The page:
Complexity and formality, which leaves human beings groping in the dark for answers, appeals to a great many people. Therefore, quite naturally, a priesthood becomes necessary to instruct, interpret and carry out those rituals which always follow complexity. Informality and straight answers seem to demean the great station of Religion’s place in the world in the eyes of people who prefer their spirituality to adhere to very strict standards.
So a friend of mine, who sits in the privacy of her room carrying out long conversations with God and who hears answers to her communications coming through in plain English, might be doing things all wrong according to strict traditionalists. “It doesn’t work that way.” they would say.
I believe that God gives us free will to signal the way we would like to receive Him….or not. We shape the course of our life here on earth and by doing that, we forge our future after death. But while we are alive, there is a smorgasbord of religious variety to choose from, involving a wide range of methods; from formal and public to the most personal and private communication. People are different, so truth is presented to us in the form we are most comfortable with or the form in which we will recognize God best.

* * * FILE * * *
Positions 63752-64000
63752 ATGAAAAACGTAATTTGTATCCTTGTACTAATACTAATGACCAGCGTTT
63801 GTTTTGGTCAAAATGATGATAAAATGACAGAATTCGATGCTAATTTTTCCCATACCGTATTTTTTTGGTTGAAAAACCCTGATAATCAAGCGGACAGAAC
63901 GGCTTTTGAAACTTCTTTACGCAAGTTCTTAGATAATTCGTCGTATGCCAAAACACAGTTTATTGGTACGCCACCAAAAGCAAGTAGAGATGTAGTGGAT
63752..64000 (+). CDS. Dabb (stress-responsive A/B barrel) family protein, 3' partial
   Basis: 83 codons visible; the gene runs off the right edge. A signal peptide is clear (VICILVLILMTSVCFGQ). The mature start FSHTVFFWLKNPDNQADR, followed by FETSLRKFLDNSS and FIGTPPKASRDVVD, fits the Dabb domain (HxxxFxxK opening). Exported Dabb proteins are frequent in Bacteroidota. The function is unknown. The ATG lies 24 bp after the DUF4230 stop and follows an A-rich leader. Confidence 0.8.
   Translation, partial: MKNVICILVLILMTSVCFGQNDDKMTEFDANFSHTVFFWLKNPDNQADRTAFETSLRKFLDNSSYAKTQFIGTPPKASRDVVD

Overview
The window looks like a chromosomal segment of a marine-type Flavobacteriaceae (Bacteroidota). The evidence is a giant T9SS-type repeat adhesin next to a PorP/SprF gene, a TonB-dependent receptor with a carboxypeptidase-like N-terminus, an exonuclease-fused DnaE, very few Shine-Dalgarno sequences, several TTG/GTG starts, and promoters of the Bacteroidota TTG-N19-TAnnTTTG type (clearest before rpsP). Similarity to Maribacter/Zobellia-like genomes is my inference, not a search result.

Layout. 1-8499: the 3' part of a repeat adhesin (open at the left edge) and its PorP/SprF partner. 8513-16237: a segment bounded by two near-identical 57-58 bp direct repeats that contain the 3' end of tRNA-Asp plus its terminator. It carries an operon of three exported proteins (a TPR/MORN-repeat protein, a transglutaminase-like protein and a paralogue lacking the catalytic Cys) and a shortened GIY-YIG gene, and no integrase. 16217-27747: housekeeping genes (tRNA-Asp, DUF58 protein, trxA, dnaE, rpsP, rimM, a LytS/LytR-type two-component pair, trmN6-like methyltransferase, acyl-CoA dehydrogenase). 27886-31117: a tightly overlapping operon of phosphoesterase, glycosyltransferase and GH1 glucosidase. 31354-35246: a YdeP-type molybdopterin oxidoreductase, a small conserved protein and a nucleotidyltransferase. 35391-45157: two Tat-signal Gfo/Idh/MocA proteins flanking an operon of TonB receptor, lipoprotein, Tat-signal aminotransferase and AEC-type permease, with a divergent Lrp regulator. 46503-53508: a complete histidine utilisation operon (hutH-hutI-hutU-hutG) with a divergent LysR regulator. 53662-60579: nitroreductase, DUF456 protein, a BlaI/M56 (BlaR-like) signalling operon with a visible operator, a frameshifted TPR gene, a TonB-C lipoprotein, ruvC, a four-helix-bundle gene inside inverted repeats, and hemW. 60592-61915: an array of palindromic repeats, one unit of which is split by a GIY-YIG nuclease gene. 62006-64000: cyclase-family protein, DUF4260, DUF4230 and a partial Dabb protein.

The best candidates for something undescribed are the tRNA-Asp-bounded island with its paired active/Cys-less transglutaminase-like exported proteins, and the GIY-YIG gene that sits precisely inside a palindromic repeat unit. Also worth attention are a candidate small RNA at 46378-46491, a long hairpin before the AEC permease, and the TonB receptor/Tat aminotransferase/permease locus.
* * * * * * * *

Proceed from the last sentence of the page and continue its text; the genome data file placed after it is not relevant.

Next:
But so often, we try to write and rewrite and then get into corners trying to defend what we have said.
Three months later, I still find validity in this scrap of a thought and will use it here. I’m now in Cape Town, South Africa, for three months, housesitting and taking care of a darling little Teacup Yorkie. So far, I’ve been limited in my ability to explore the area due to a very long citywide bus strike. But from my initial impressions, Church & Religion is not an ever-present issue, whatsoever. There are churches and people are religious, surely, but this is not an obvious topic.